Nasal Spray Calcium Channel Blocker for SVT

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Written by Clay Smith

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Nasally administered etripamil was more effective than placebo at converting SVT to normal sinus rhythm (NSR) and is now moving on to phase 3 trials.  Stay tuned.

Why does this matter?
Normally I wouldn't cover a treatment that is still in phase 2 and not ready to be used in practice, but sometimes it is exciting to peek into the future.  Current "pill-in-the-pocket" oral beta blockers, calcium channel blockers (CCB), or flecainaide are <50% effective and may take 30-60 minutes to work.  So there is a need for a better drug.  Don't forget simple vagal maneuvers, including REVERT for SVT.

Nasal spray that slows your heart! That's just cool!
This was a phase 2, industry funded, dose finding randomized double-blinded trial of etripamil, a nasally administered, non-dihydropyridine CCB (with short, 20-minute half-life) for SVT.  The study acronym was NODE-1.  Personally, I think NOSE-1 would have been better.  Patients with SVT had it induced in the EP lab and received placebo or 1 of 4 etripamil doses (35, 70, 105, or 140mg) by nasal insufflation.  In those who got active drug, 65-95% converted to NSR from SVT vs only 35% in the placebo group.  Median time to NSR was <3 minutes.  The 3 highest dose groups were all statistically significantly better than placebo.  The highest dose group was most effective (95%) but had the greatest BP lowering.  Also, those with active drug had minor nasal irritation.  Now this drug is ready for the next stage of clinical trials.  Keep in mind, in REVERT 17% converted with standard vagal maneuvers and 43% using the modified Valsalva with leg lift.  Clearly, there must be some vagal stimulation just from sniffing something up your nose, with the placebo group achieving 35% conversion in this study.  I am looking forward to seeing if this drug works for use in clinical practice.  It would certainly be a convenient way for patients with SVT to regain NSR.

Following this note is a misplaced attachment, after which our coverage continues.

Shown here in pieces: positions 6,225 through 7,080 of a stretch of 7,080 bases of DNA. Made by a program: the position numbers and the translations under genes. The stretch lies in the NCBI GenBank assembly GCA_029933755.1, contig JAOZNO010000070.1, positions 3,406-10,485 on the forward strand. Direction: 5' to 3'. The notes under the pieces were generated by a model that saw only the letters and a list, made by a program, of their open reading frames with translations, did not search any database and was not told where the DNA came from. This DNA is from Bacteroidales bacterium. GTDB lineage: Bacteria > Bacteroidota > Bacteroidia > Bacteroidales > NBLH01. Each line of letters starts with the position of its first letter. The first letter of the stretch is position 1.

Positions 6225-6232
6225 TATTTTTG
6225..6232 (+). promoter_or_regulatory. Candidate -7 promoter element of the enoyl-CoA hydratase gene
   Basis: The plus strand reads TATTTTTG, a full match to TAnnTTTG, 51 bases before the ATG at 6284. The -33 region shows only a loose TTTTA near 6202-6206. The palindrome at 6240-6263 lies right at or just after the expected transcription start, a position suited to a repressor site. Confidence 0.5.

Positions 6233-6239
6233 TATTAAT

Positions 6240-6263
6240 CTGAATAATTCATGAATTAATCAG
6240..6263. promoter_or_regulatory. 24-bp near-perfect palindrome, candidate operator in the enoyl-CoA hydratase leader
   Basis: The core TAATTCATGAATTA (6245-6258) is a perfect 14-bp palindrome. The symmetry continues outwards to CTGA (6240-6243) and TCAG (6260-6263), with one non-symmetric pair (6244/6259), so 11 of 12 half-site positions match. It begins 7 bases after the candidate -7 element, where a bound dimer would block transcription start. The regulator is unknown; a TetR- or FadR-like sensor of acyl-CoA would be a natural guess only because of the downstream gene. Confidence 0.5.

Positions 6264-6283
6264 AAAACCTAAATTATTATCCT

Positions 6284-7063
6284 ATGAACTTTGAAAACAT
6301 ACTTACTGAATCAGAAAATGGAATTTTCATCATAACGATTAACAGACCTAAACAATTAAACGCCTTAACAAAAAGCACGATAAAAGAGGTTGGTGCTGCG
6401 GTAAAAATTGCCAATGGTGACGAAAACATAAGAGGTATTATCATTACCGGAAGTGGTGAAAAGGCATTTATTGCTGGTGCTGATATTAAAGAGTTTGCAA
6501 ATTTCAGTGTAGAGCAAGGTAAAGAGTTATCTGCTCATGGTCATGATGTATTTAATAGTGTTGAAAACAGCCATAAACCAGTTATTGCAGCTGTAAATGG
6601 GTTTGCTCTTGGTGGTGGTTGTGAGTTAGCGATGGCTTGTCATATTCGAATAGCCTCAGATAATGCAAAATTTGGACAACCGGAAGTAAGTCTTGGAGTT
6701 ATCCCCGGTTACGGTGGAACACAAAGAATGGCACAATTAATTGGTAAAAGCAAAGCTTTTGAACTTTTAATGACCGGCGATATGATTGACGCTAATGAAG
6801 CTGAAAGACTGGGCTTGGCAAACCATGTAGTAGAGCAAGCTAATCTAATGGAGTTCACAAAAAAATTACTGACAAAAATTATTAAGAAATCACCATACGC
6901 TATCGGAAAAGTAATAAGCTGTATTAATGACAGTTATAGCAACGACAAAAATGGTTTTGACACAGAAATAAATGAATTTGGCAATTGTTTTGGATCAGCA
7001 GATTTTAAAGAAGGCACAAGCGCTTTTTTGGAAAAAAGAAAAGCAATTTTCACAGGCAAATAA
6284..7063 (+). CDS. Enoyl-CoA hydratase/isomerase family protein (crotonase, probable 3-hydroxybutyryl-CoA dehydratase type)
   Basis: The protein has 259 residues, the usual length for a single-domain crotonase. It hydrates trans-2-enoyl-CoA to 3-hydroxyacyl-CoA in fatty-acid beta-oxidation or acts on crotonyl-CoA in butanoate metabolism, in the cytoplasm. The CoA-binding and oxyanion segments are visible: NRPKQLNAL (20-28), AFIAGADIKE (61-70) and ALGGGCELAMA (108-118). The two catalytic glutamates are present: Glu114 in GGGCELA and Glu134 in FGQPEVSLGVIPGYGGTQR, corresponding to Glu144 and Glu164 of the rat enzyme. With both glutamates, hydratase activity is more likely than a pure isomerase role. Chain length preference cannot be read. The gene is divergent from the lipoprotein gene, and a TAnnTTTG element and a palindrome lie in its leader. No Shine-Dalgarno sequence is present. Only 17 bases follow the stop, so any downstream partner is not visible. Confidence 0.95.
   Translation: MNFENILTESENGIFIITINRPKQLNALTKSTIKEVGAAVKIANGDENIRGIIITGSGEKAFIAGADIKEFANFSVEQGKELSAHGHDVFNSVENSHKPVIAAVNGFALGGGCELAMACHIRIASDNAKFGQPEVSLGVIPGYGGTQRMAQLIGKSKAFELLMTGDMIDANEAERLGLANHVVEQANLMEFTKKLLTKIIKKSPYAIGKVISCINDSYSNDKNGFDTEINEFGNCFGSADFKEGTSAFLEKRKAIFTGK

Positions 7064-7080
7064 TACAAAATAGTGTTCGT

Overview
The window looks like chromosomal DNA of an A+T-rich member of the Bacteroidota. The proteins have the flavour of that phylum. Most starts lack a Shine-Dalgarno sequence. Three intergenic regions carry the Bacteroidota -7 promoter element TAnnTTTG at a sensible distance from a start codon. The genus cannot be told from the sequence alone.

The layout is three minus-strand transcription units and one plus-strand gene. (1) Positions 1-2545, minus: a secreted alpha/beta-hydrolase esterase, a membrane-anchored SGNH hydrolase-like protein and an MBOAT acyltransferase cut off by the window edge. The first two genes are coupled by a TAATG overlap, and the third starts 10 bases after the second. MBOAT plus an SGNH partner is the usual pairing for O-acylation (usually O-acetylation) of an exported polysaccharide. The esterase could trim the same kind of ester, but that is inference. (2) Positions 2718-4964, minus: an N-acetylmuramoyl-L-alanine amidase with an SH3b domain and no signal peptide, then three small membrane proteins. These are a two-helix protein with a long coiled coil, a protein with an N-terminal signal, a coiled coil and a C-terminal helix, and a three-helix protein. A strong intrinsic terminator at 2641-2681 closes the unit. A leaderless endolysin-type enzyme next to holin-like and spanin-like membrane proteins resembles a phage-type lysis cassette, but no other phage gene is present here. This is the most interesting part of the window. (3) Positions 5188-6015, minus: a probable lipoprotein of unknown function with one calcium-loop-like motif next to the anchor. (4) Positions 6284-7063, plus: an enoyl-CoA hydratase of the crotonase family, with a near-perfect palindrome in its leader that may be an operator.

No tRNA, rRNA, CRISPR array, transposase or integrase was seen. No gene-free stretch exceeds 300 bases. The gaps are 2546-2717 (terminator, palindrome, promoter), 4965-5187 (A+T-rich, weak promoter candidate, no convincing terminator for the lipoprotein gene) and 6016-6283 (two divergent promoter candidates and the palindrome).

Source
Etripamil Nasal Spray for Rapid Conversion of Supraventricular Tachycardia to Sinus Rhythm.  J Am Coll Cardiol. 2018 Jul 31;72(5):489-497. doi: 10.1016/j.jacc.2018.04.082.
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Reviewed by Thomas Davis

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